I don’t know if that means anything special for you, but for me that means Camp NaNoWriMo is starting. I did a post on this a while back, just before the April edition. Doing NaNoWriMo during school is usually unnecessarily stressful for me. I’m doing so much writing and reading and other stuff already that writing 1677 words every day on top of it usually isn’t feasible.
But it’s July and, although I work, I don’t have homework. Even if I’m terrible at the consistency thing, I can read and write as much as I want—theoretically speaking.
I’ve been doing “a lot” of preparation. For me, at least.
See, I used to be what NaNoers (and other writers) call a pantser. Fly by the seat of your pants, don’t plan anything ahead of time, and just go. I would get an idea, I would sit down, and I would write. Sometimes I got a lot written doing that. I’ve gotten some 30 thousand words down doing that (not in one sitting, but in one NaNo). However, I think that this pattern contributed to my inability to finish anything. Once I’d started something, I didn’t always know how to continue it, or how to connect the scenes that I’d written out already. I still have quite a few unfinished projects that I’m keeping, wondering if I can do something with them at a later point in time. Maybe I can.
For the past year or so, I’ve been trying to become more of a plotter—I’ve been attempting to plan and organize and predict before I actually sit down to write (or even as I’m writing). In terms of school papers, this has sort of worked. I think, in some ways, it’s made writing easier. My fiction is still largely a hit or miss. Sometimes, I prepare and plan and plot and nothing ever comes out of it. I have a journal with three or four plots that I just never got around to writing. Sometimes, I give up on the plot and just write, and I usually find myself in pretty much the same situation as before: I don’t know how to continue (sometimes even when I know what needs to happen next).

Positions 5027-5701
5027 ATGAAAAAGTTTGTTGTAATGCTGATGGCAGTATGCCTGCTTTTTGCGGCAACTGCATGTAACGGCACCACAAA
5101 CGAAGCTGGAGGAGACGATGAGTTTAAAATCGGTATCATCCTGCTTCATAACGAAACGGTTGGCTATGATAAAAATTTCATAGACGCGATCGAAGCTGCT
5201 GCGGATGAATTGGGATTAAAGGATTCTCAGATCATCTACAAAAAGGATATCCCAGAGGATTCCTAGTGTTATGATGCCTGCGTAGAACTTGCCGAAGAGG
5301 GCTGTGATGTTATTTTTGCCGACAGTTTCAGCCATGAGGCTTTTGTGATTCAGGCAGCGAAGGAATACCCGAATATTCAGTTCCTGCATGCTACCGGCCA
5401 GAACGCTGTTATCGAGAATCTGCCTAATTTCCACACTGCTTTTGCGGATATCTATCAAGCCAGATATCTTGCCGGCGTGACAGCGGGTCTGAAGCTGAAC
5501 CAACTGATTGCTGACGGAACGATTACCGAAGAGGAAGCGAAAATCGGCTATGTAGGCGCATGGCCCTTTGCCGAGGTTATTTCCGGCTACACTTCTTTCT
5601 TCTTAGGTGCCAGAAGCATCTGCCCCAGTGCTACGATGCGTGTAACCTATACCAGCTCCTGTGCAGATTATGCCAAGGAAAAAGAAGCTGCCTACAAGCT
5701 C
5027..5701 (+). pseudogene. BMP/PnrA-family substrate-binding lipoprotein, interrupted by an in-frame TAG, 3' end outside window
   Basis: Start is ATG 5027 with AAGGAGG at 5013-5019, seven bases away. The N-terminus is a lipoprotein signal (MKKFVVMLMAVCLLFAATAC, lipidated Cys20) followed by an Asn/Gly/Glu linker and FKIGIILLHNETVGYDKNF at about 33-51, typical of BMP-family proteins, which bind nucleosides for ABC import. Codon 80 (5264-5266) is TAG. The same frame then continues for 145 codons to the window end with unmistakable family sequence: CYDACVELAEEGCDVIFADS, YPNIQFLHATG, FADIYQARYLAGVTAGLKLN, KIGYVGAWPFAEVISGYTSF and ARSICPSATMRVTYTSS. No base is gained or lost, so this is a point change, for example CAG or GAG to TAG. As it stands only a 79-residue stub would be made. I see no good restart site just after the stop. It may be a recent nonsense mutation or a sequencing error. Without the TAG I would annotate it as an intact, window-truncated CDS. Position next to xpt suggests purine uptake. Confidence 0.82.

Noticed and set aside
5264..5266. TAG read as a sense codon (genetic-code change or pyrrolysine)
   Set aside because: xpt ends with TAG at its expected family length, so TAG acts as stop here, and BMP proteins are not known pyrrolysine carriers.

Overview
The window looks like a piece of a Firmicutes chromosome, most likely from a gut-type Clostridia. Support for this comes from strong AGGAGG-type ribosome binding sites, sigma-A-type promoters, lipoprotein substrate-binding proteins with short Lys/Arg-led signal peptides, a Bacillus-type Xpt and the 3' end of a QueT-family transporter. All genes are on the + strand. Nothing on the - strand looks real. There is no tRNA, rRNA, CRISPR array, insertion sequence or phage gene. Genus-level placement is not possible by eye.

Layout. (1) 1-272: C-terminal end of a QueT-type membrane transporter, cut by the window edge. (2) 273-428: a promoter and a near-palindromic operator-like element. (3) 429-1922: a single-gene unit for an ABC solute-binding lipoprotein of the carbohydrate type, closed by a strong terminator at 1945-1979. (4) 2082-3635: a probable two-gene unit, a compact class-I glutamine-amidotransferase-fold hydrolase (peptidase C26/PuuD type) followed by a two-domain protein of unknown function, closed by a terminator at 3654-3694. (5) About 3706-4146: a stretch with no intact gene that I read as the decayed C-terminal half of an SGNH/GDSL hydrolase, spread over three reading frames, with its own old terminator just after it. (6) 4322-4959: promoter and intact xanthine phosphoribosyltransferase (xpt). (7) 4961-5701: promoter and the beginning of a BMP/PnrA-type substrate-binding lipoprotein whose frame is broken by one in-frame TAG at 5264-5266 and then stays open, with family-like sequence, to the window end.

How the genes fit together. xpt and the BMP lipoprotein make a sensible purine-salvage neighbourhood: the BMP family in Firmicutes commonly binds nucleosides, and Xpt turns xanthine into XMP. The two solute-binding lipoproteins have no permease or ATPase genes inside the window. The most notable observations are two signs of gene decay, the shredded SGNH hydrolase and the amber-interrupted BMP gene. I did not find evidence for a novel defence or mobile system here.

As a whole, I do think that plotting has helped me become a better writer. That’s just me, though. I’m not saying that plotting is better than pantsing (some people call this architect versus gardener, too), or even the reverse. I’m saying that maybe plotting works better for me.
And I’m saying that what works for you is what you should do.
But that maybe trying something new won’t hurt either. I know some pantsers find plotting restrictive, and prefer to go back and edit than to prepare for writing. I know some plotters get lost without an outline, and like having something structured to come back to. I’m not entirely sure where I fit—I need to find my own personal balance.
That’s kind of my point with this whole thing. Do what works for you. Don’t worry about what anybody else is doing.
I have my world loosely set up. I have an idea for the 9 parts of my plot structure (using two different sources to help me out). I’m trying to figure out my characters a little bit more before I get to writing—and leaning a bit on archetypes to help me out. I plan to write 50 thousand words this July. I don’t mind if I don’t finish. I don’t mind if the first draft isn’t great (in fact, I’m of the belief that any first draft can be improved). I’m going to try and post maybe weekly updates on the blog, to let you guys know how I’m doing and a bit to keep me accountable as well.
Are you participating in Camp NaNoWriMo?
Are you a pantser or a plotter?
What sort of preparation do you do for writing?